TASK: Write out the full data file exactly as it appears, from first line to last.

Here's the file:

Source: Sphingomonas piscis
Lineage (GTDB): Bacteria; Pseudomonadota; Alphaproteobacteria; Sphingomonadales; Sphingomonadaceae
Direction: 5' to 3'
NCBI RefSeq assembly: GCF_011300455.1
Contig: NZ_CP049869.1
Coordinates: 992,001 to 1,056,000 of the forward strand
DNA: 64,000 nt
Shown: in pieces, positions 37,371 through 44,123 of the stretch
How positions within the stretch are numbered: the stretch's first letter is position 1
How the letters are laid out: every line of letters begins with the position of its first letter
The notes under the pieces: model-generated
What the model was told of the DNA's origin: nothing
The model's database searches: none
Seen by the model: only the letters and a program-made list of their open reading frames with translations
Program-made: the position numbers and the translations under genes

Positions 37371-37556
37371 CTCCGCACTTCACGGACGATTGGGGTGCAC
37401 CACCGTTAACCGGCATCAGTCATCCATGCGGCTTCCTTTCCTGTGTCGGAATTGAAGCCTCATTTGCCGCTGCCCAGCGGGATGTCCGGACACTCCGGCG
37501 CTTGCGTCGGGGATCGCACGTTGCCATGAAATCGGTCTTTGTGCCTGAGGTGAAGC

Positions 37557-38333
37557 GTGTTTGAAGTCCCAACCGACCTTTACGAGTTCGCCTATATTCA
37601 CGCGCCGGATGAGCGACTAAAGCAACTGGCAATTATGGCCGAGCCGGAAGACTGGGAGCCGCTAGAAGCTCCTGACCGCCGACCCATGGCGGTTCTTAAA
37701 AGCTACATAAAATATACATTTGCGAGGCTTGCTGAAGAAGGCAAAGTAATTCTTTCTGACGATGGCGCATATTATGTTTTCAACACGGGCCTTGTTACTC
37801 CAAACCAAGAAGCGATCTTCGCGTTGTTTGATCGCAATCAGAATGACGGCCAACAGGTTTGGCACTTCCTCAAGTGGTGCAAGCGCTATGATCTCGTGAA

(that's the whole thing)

Source: Sphingomonas piscis
Lineage (GTDB): Bacteria; Pseudomonadota; Alphaproteobacteria; Sphingomonadales; Sphingomonadaceae
Direction: 5' to 3'
NCBI RefSeq assembly: GCF_011300455.1
Contig: NZ_CP049869.1
Coordinates: 992,001 to 1,056,000 of the forward strand
DNA: 64,000 nt
Shown: in pieces, positions 37,371 through 44,123 of the stretch
How positions within the stretch are numbered: the stretch's first letter is position 1
How the letters are laid out: every line of letters begins with the position of its first letter
The notes under the pieces: model-generated
What the model was told of the DNA's origin: nothing
The model's database searches: none
Seen by the model: only the letters and a program-made list of their open reading frames with translations
Program-made: the position numbers and the translations under genes

Positions 37371-37556
37371 CTCCGCACTTCACGGACGATTGGGGTGCAC
37401 CACCGTTAACCGGCATCAGTCATCCATGCGGCTTCCTTTCCTGTGTCGGAATTGAAGCCTCATTTGCCGCTGCCCAGCGGGATGTCCGGACACTCCGGCG
37501 CTTGCGTCGGGGATCGCACGTTGCCATGAAATCGGTCTTTGTGCCTGAGGTGAAGC

Positions 37557-38333
37557 GTGTTTGAAGTCCCAACCGACCTTTACGAGTTCGCCTATATTCA
37601 CGCGCCGGATGAGCGACTAAAGCAACTGGCAATTATGGCCGAGCCGGAAGACTGGGAGCCGCTAGAAGCTCCTGACCGCCGACCCATGGCGGTTCTTAAA
37701 AGCTACATAAAATATACATTTGCGAGGCTTGCTGAAGAAGGCAAAGTAATTCTTTCTGACGATGGCGCATATTATGTTTTCAACACGGGCCTTGTTACTC
37801 CAAACCAAGAAGCGATCTTCGCGTTGTTTGATCGCAATCAGAATGACGGCCAACAGGTTTGGCACTTCCTCAAGTGGTGCAAGCGCTATGATCTCGTGAA